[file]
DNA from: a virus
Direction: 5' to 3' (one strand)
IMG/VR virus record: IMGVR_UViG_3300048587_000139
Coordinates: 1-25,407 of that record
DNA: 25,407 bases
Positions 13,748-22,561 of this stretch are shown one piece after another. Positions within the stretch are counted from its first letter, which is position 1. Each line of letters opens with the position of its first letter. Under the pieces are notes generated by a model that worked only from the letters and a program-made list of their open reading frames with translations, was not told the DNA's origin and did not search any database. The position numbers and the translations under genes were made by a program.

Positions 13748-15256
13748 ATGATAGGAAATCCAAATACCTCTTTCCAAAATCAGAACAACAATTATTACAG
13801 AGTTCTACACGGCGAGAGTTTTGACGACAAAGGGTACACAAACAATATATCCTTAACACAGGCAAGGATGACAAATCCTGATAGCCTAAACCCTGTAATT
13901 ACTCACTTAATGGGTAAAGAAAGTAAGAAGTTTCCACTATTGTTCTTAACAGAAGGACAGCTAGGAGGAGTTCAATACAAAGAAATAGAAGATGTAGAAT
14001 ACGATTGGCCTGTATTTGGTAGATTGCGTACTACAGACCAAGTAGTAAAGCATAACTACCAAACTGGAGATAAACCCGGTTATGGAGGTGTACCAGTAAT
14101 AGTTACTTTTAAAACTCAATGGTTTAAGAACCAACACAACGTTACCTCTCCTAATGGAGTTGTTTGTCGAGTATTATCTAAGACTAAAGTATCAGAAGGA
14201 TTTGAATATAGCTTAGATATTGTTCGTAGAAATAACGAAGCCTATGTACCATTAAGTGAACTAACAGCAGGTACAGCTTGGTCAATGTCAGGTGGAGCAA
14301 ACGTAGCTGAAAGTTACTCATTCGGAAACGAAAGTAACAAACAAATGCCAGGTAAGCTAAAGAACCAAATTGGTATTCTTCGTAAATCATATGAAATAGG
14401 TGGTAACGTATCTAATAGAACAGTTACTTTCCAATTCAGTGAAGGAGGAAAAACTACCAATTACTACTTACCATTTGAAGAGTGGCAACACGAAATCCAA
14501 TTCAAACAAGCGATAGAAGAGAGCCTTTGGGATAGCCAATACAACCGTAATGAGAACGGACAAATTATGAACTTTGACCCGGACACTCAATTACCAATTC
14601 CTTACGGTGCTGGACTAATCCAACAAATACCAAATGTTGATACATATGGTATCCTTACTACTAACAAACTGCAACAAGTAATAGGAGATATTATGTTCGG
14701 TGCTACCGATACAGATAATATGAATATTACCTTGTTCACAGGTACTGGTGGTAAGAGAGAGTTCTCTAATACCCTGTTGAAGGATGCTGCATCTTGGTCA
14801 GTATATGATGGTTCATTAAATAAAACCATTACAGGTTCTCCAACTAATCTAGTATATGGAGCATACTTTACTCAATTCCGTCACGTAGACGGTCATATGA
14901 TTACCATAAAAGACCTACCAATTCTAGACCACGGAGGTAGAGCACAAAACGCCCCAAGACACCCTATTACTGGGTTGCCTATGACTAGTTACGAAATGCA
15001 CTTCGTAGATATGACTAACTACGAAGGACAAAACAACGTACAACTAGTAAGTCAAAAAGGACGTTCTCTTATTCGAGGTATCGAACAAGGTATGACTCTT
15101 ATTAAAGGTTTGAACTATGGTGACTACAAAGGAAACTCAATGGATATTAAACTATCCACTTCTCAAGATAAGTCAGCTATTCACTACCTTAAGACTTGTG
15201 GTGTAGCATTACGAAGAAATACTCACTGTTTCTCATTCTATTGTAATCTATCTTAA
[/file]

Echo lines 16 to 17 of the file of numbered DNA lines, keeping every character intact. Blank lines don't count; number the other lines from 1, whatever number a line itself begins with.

14501 TTCAAACAAGCGATAGAAGAGAGCCTTTGGGATAGCCAATACAACCGTAATGAGAACGGACAAATTATGAACTTTGACCCGGACACTCAATTACCAATTC
14601 CTTACGGTGCTGGACTAATCCAACAAATACCAAATGTTGATACATATGGTATCCTTACTACTAACAAACTGCAACAAGTAATAGGAGATATTATGTTCGG